Pep Guardiola has told his Manchester City employers to come up with a way of improving the atmosphere at the Etihad Stadium and to stop fans leaving early, Goal has learned.
Guardiola has publicly stated that he is “so, so glad” about the club's fans, and specifically how they supported the team on the back of Champions League elimination and three consecutive Premier League games without a win.
But he has also said he “misses the pressure” of working in Spain and Germany, where fans are more demanding of results, and he insists a pressurised atmosphere would help instil a winning mentality in his squad.
Goal has learned that Guardiola, privately, wants a noisier and more committed crowd at the Etihad, and that he has spoken to City CEO Ferrano Soriano about coming up with solutions.
Earlier this month, fans’ groups and the club agreed on a new initiative whereby the City captain will choose to attack the south stand - where a singing section has been set up - in the second half of matches, should he win the pre-match coin toss.
And it is understood that further talks between the club and supporters’ groups are scheduled to take place in the coming months in a bid to improve the atmosphere, and to stop fans leaving before the final whistle.
City are continuously in consultation with fans about best practice on match days, but Guardiola’s personal desire for a noisier crowd has ensured the club will prioritise the atmosphere within the stadium ahead of the start of next season.
Guardiola mentioned the fans on several occasions following City’s 3-0 victory at Southampton on Saturday.
Asked about the importance of having Vincent Kompany available for next Sunday’s FA Cup semi-final at Wembley, the Catalan closed his short answer by saying: “Hopefully our supporters can travel to London as much as possible and support us. Away this season our supporters are fantastic, all season.”
And when discussing the upcoming games against Arsenal and Manchester United, he again brought up the atmosphere at the Etihad.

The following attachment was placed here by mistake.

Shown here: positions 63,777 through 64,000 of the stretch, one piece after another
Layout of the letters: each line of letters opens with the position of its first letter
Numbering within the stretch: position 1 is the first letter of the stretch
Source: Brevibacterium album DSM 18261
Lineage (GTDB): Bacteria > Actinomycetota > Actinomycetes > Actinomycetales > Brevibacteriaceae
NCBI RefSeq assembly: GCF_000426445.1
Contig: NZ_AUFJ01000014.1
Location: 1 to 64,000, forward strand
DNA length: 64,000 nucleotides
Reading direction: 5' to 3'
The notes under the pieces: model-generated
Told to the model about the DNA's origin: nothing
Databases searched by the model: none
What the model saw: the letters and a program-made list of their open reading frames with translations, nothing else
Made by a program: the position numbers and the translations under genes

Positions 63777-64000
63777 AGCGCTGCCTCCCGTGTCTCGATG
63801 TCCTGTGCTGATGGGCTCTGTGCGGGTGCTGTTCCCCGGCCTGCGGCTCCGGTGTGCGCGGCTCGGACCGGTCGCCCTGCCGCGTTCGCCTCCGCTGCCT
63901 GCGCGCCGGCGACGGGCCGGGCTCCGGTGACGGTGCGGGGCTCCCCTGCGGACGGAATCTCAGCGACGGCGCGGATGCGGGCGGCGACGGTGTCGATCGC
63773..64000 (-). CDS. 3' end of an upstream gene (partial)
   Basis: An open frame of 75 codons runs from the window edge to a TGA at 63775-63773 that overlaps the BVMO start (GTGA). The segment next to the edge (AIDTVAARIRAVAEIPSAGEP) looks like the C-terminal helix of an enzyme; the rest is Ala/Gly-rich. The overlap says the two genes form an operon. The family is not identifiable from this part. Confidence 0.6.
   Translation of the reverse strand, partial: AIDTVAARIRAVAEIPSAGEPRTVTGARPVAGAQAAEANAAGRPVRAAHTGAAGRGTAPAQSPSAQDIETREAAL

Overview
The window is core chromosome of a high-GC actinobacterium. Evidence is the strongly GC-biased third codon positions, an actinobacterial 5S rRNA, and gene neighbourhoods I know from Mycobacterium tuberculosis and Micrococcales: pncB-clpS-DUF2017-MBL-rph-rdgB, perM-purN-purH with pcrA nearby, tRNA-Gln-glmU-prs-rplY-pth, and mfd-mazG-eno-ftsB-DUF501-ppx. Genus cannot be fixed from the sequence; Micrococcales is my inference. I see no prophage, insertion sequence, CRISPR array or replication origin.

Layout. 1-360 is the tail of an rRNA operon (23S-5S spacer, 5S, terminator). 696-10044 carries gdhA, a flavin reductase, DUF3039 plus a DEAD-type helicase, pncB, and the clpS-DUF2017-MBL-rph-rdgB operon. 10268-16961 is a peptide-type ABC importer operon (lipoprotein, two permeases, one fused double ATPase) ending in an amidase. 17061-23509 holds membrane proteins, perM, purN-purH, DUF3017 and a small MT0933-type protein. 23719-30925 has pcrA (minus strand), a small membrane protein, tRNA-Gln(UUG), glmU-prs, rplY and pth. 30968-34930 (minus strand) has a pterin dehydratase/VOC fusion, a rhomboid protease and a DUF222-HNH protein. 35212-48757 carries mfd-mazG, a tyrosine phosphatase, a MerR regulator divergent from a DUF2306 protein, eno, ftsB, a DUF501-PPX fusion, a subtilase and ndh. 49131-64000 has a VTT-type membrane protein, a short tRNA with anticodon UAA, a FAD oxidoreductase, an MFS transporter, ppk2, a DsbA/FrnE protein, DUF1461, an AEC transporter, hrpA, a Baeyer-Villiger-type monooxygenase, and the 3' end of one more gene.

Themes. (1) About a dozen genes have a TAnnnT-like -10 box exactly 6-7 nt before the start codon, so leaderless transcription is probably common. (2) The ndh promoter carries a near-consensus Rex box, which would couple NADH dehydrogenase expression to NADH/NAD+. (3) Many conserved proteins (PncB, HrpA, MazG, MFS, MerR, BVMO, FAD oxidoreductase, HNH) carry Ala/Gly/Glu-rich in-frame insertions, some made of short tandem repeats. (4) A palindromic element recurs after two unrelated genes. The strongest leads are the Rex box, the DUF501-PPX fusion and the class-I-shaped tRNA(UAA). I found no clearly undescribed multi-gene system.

"Here I miss a little bit the pressure," he said. "Especially in Spain and in Germany, the pressure is higher to the players, to the managers, to everybody. Here it is calm. For example the fans are always perfect, I love that, and you know the club is amazing, the club supports everybody.
"[But] sometimes when you realise you cannot lose you feel the pressure, because you will be so criticised. To help the players step forward you have to create something to make them believe they [must not] lose, and we need time to create something to put in the heads and the hearts of the players that if you want to become a stronger club and stronger team that we cannot drop points at home.”
He added: "We were out of the Champions League in Monaco, we played three tough games against Liverpool, Arsenal and Chelsea, and we didn’t win one game, and our game against Hull City our supporters [claps] helped us and supported us.
"And that in Italy, in Spain, doesn’t happen, that’s why I’m so, so glad for the fans we have, because for the first time in my life I have experienced that."
Jurgen Klopp aired similar gripes with the Liverpool crowd 18 months ago when thousands of fans left Anfield after Scott Dann scored what proved to be an 82nd minute winner for Crystal Palace.
The German said he was "disappointed" and felt "pretty alone" in the stadium but, when asked about the situation this week, he insisted things have changed for the better.
"A few fans closed the game a little bit early, that's not how I am. It changed a lot since then," he told a press conference.
"I think the team earned more trust, more faith, more belief. People think that we can change a game in the last few minutes.
"I feel really good with people at the moment, how we act as a Liverpool family, and that's really cool. The atmosphere is good.
"We have to deliver, after an emotional start from the stands, it's our job to deliver excitement and that's what we try to do. It feels like it could be a mistake to leave early and that's what I want."